A clue for this question emerged from the study of p62 (the Sqstm1 gene product). In autophagy-impaired livers, a massive accumulation of p62 is routinely observed concomitant with NRF2 activation. When we examined these livers, we accidentally found abundant KEAP1 protein accumulation [35], suggesting that KEAP1 is degraded through the autophagy pathway. As p62 is a scaffold or chaperone protein in autophagy [36], the most plausible scenario is that p62 binds to KEAP1 and brings KEAP1 to the autophagosome. We have demonstrated this process using several approaches. In the p62-knockout mouse liver, KEAP1 mRNA levels are unchanged, but KEAP1 protein levels are increased, suggesting that KEAP1 is stable without p62 guidance to autophagosomes. p62 binds to KEAP1 through an STGE motif (amino acids 349–352 in mouse/351–354 in human) in the (KEAP1-interacting region (KIR), and phosphorylation of the STGE motif (i.e., pSTGE) increases the binding affinity as the pSTGE motif mimics the ETGE motif in NRF2 [37]. The binding of p62 to KEAP1 through the pSTGE motif results in the inactivation of the ubiquitin ligase activity of KEAP1, indicating that, in impaired autophagy, p62 accumulation activates NRF2 due to the disruption of KEAP1 binding to NRF2. In fact, starvation-induced autophagy accelerated the degradation of the KEAP1 protein [19].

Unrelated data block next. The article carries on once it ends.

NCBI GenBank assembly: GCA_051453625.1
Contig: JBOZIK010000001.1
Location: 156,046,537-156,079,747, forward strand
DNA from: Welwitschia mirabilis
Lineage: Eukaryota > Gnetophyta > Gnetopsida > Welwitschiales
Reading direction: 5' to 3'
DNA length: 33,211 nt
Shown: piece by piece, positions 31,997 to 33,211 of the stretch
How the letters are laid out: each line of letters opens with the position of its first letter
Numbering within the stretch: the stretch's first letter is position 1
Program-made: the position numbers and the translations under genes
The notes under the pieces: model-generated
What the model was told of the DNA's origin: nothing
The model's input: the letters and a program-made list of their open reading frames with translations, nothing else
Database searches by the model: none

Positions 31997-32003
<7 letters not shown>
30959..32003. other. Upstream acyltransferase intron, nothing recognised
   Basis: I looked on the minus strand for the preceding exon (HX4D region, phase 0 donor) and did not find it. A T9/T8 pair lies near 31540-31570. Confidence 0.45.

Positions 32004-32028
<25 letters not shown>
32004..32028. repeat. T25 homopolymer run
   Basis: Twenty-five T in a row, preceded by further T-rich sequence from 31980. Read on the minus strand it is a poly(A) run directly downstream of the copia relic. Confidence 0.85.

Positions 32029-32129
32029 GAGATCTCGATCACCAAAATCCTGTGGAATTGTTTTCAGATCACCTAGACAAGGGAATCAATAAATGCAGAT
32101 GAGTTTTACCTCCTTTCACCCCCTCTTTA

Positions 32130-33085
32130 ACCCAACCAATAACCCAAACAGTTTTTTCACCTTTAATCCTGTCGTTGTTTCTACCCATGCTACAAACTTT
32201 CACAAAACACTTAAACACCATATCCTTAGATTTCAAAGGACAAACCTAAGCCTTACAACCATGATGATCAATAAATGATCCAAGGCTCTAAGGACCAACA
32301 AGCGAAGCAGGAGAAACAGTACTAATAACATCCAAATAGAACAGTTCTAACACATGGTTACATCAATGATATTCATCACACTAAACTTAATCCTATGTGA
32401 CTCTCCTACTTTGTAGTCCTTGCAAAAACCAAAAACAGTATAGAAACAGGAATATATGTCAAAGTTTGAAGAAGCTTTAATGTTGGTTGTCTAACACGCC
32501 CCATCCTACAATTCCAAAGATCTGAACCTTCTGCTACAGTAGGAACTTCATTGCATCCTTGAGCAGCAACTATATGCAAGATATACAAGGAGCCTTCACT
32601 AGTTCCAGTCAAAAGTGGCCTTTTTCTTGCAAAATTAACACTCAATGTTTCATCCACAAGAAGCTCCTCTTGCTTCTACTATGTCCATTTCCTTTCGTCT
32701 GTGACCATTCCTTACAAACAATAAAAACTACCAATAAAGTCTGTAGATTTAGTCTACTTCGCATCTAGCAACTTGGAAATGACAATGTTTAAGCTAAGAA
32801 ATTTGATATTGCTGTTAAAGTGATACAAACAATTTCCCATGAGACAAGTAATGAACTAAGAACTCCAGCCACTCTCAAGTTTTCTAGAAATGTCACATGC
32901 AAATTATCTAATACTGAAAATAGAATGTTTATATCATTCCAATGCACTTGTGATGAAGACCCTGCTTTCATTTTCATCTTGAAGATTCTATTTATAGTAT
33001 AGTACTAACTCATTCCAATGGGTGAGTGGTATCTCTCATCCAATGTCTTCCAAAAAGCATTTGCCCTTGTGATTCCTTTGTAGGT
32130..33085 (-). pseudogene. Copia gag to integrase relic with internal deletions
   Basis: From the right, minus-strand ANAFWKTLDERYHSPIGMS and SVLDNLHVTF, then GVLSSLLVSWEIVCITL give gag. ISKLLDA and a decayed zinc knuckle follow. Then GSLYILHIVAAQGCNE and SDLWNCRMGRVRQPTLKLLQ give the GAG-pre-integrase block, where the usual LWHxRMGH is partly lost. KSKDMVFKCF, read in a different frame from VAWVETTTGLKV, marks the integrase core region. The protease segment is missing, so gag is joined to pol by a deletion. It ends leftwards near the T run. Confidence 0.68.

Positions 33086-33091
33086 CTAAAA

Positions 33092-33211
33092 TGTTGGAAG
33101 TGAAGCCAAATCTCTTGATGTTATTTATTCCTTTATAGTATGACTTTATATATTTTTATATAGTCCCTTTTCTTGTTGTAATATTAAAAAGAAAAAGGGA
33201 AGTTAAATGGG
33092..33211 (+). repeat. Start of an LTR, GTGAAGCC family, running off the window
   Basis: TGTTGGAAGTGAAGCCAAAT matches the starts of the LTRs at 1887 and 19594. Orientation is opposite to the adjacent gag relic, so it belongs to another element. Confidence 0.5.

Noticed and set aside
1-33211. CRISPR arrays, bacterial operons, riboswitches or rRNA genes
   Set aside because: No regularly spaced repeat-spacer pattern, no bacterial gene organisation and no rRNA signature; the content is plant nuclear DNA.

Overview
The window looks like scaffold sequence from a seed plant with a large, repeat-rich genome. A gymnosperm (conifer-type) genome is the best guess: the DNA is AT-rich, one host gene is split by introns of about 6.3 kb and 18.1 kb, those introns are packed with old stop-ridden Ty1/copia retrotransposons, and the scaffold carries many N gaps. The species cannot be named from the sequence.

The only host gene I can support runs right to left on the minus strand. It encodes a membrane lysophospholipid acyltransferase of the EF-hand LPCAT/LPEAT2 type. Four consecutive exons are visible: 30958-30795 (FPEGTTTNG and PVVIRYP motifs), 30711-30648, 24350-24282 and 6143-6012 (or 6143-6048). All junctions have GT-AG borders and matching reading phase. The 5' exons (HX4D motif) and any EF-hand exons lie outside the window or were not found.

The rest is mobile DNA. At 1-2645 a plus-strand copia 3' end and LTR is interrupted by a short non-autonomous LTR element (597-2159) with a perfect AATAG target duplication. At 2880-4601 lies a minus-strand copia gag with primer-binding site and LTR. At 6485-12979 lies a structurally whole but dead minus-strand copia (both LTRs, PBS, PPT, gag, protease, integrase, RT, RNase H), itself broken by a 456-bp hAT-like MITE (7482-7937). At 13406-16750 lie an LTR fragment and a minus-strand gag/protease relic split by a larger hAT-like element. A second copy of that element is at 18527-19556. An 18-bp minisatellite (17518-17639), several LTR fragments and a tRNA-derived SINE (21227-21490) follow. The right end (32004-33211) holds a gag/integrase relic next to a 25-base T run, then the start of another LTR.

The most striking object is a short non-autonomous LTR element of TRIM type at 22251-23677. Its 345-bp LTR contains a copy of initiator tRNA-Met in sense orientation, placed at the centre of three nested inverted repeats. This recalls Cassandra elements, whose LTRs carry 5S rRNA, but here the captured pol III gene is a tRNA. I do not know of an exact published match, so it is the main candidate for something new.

These extensive observations support the notion that KEAP1 is selectively degraded through autophagy, but not the proteasome. The degradation of specific proteins through autophagosomes is referred to as selective autophagy. Thus, the KEAP1–NRF2 system is regulated by two protein degradation systems: the ubiquitin–proteasome system and the selective autophagy system (Figure 2).

Figure 2. KEAP1–NRF2 system: protein regulation by both proteasome and autophagy.

An intriguing finding along this line is that while the normal half-life of KEAP1 degradation is 12.7 h, the half-life of its degradation is shortened to 3.4 h by tBHQ exposure [19]. In addition to tBHQ, other electrophilic NRF2 inducers that modify KEAP1 cysteine residues, such as diethyl maleate (DEM) and 1,2-naphthoquinone, have also been shown to accelerate KEAP1 degradation. Importantly, the proteasome inhibitor MG132 was reproducibly ineffective at the KEAP1 protein level [18][19], indicating that the 26S proteasome is not critical for KEAP1 degradation.

3. Roles of NRF2 in Cancer Progression

3.1. NRF2-Addicted Cancers

There are a tremendous number of reports that show somatic mutations in the KEAP1 and NRF2 genes in cancers that originated in various tissues, and their frequencies are especially high in non-small cell lung carcinomas [20][21]. The DLGex and ETGE motifs of NRF2 are two hot spots of somatic mutations in the NRF2 gene, and this observation must have some mechanistic implications [22]. Somatic mutations in the KEAP1 or NRF2 genes cause constitutive NRF2 activation through disruption of the protein–protein interaction (PPI) between KEAP1 and NRF2. In addition to these mutations, oncometabolites [23][24], exon skipping [25], and promoter methylation [26] lead to constitutive NRF2 activation in cancers [14][27]. Furthermore, NRF2 gene expression is transcriptionally regulated by oncogenes, such as K-Ras and c-Myc [28]. Cancer cells with these somatic mutations and the resulting high levels of NRF2 activity are referred to as NRF2-activated or NRF2-addicted cancers, which retain malignant growth with increased proliferation ability and potentiated resistance to chemo- and radiotherapy [29]. To treat these NRF2-addicted cancers, NRF2 inhibitors are needed that exert therapeutic effects [22].